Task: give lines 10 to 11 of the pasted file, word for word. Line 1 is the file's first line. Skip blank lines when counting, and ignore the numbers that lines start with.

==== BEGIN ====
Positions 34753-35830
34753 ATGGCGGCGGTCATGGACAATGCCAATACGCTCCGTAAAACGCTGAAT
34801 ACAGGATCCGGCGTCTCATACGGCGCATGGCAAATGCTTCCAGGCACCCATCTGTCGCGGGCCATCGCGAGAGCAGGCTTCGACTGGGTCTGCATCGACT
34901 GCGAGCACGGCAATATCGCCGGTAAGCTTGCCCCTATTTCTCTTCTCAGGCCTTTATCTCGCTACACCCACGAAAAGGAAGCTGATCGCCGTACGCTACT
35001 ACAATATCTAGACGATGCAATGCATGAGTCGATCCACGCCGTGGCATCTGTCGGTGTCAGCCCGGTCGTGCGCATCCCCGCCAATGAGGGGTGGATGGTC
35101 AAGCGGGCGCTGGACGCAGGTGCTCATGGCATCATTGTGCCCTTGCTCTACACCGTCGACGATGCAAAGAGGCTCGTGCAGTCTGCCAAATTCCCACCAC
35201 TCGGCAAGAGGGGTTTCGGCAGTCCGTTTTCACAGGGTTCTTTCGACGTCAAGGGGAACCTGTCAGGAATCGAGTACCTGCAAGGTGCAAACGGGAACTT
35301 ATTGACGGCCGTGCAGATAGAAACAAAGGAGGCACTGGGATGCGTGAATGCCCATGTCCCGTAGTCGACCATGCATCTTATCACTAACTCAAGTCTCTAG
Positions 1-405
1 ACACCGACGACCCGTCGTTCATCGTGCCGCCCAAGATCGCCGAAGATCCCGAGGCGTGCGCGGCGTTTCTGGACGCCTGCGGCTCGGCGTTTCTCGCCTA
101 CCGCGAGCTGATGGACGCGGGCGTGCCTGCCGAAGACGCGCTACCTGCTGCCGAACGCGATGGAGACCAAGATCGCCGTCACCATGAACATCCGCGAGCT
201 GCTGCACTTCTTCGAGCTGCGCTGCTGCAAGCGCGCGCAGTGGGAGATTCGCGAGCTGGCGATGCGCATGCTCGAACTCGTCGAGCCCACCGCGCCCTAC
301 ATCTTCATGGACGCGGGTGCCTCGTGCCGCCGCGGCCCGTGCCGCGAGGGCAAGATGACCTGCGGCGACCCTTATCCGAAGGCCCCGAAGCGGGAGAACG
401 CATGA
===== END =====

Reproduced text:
1 ACACCGACGACCCGTCGTTCATCGTGCCGCCCAAGATCGCCGAAGATCCCGAGGCGTGCGCGGCGTTTCTGGACGCCTGCGGCTCGGCGTTTCTCGCCTA
101 CCGCGAGCTGATGGACGCGGGCGTGCCTGCCGAAGACGCGCTACCTGCTGCCGAACGCGATGGAGACCAAGATCGCCGTCACCATGAACATCCGCGAGCT